Idaho power struggle appears to tilt away from Legislature
BOISE, Idaho (AP) — Attempts by the Republican-dominated Legislature to wrest power from GOP Gov. Brad Little when it comes to emergency declarations during a crisis like the coronavirus pandemic appeared to take a hit Thursday.
The Idaho attorney general’s office in an opinion requested by a lawmaker said a strategy by the Legislature to use concurrent resolutions that don’t require a governor’s signature to end a governor’s emergency declaration is not contained in the Idaho Constitution.
Such a resolution “cannot be considered to have legal effect other than stating the policy preference of the Legislature, or the chamber that has adopted it,” the document written by Assistant Chief Deputy Brian Kane states.
Lawmakers in the House and Senate have put forward four concurrent resolutions aiming to end Little’s coronavirus emergency and, they say, coronavirus restrictions. One of the concurrent resolutions was killed amid concerns it would have ended $20 million in federal aid based on Little’s emergency declaration.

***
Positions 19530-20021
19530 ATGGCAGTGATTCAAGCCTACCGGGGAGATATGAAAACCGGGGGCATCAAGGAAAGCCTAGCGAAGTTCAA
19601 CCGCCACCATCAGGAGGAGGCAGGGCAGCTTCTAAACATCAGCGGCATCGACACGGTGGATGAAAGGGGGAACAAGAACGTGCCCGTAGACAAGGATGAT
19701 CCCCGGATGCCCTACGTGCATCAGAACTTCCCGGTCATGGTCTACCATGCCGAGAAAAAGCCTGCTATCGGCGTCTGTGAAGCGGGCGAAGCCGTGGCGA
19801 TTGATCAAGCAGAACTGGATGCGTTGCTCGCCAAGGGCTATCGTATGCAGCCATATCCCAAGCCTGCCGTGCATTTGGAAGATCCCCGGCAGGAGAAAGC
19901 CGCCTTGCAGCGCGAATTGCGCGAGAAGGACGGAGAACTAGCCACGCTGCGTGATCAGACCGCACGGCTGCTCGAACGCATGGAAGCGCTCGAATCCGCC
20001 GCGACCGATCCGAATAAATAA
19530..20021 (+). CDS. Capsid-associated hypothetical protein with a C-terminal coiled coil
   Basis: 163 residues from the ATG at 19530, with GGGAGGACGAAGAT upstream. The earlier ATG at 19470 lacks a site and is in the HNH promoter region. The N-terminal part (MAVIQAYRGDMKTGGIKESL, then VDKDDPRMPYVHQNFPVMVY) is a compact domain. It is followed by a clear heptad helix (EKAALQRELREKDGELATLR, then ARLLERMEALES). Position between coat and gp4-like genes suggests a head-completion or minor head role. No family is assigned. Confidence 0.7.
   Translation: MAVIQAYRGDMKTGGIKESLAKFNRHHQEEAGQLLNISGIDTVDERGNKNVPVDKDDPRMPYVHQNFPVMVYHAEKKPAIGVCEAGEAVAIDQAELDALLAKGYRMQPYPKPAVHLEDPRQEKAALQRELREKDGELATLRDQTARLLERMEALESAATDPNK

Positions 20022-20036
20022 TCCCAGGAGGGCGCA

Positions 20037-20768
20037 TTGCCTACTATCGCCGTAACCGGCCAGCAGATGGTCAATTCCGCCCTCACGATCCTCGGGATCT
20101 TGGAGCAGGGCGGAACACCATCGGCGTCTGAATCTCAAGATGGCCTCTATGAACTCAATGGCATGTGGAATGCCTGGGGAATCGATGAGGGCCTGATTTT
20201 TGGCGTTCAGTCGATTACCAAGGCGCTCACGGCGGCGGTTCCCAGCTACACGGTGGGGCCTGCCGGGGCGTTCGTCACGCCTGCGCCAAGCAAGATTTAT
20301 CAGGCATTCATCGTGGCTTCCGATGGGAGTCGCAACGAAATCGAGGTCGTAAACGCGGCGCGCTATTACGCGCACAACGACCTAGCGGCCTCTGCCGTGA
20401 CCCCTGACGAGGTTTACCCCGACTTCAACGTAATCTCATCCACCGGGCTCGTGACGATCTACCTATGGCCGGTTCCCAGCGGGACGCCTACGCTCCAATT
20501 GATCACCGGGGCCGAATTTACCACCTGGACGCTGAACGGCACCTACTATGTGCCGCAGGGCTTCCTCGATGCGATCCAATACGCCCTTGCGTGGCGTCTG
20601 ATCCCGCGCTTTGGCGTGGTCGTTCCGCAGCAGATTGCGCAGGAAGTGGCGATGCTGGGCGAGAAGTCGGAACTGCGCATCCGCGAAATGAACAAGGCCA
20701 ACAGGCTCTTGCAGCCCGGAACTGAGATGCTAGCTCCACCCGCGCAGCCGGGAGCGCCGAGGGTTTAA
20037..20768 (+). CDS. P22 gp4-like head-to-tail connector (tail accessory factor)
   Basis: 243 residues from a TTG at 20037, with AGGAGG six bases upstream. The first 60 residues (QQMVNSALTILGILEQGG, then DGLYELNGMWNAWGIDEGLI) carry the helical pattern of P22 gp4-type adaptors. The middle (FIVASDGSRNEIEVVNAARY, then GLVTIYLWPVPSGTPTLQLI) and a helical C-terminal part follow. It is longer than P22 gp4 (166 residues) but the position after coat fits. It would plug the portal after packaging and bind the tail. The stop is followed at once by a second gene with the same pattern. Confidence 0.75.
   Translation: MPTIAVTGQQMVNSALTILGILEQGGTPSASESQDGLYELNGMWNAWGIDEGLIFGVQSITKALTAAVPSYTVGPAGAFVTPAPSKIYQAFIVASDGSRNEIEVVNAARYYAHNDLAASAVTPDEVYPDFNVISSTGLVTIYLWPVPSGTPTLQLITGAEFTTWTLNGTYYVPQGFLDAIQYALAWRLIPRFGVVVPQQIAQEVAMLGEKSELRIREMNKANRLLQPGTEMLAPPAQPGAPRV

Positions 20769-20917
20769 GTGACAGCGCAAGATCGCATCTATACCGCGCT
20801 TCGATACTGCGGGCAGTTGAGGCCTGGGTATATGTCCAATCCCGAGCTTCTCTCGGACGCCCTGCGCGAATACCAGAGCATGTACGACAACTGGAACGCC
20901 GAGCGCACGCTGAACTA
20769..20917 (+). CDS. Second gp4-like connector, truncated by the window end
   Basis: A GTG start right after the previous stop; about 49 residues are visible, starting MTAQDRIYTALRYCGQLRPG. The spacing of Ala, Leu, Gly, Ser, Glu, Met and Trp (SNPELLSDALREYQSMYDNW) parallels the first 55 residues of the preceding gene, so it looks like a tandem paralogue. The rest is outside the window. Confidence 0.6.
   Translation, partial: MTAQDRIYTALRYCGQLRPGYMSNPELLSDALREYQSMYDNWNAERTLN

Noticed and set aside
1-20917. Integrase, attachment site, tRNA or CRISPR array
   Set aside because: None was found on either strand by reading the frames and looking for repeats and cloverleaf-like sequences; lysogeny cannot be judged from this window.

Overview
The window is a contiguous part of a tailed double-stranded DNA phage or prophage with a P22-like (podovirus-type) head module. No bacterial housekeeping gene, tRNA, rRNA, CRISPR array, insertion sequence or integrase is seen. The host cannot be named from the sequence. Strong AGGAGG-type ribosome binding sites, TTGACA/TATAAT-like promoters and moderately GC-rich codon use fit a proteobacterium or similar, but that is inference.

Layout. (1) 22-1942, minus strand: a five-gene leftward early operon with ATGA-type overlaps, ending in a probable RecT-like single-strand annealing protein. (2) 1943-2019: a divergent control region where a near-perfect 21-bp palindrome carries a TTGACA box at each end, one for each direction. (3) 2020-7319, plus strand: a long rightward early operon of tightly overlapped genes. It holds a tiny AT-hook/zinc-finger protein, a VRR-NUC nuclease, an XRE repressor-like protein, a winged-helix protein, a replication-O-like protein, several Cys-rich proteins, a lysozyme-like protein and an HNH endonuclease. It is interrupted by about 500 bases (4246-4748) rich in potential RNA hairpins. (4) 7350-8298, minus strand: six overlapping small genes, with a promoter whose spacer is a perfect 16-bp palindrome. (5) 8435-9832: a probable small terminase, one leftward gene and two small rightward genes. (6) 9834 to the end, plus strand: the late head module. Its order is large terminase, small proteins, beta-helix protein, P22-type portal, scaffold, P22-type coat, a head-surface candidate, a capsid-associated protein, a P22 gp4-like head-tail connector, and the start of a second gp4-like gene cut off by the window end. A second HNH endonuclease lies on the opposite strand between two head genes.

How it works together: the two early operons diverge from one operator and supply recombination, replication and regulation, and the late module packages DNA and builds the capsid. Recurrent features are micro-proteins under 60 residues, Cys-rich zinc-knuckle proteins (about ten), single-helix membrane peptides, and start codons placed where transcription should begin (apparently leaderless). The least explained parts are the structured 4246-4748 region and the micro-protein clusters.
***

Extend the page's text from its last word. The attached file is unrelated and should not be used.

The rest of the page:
Idaho lawmakers are trying to rein in some of the governor’s powers after Little declared an emergency in March and imposed health restrictions. They bristled at the pandemic rules, especially a lockdown and the designation of some people as “nonessential” workers.
Lawmakers also say they should have had a role in how to spend $1.25 billion in federal coronavirus relief money.
“The Legislature wants to avoid the executive branch by passing resolutions to avoid the check and balance of the veto process,” Democratic Rep. John Gannon, who requested the opinion from the attorney general’s office, said in a statement.
The appropriate process for the Legislature would be to pass a bill that would require the governor’s signature, overriding a possible veto with a two-thirds vote in both the House and Senate, Gannon said.
Senate President Pro-Tem Chuck Winder didn’t respond to a text message from The Associated Press.
Lawmakers also appear to have confused emergency declarations with health orders in some of the concurrent resolutions aimed at ending restrictions contained in the health orders. The two actions are found in separate areas of Idaho law.
U.S. Rep. Mike Simpson and Bruce Newcomb, former speakers of the Idaho House, on Wednesday blasted the Legislature and the concurrent resolutions, specifically noting that the COVID-19 emergency declarations are wholly separate from the public health orders.
Marissa Morrison, Little’s spokeswoman, said the governor’s office had no comment about the Attorney General’s opinion.
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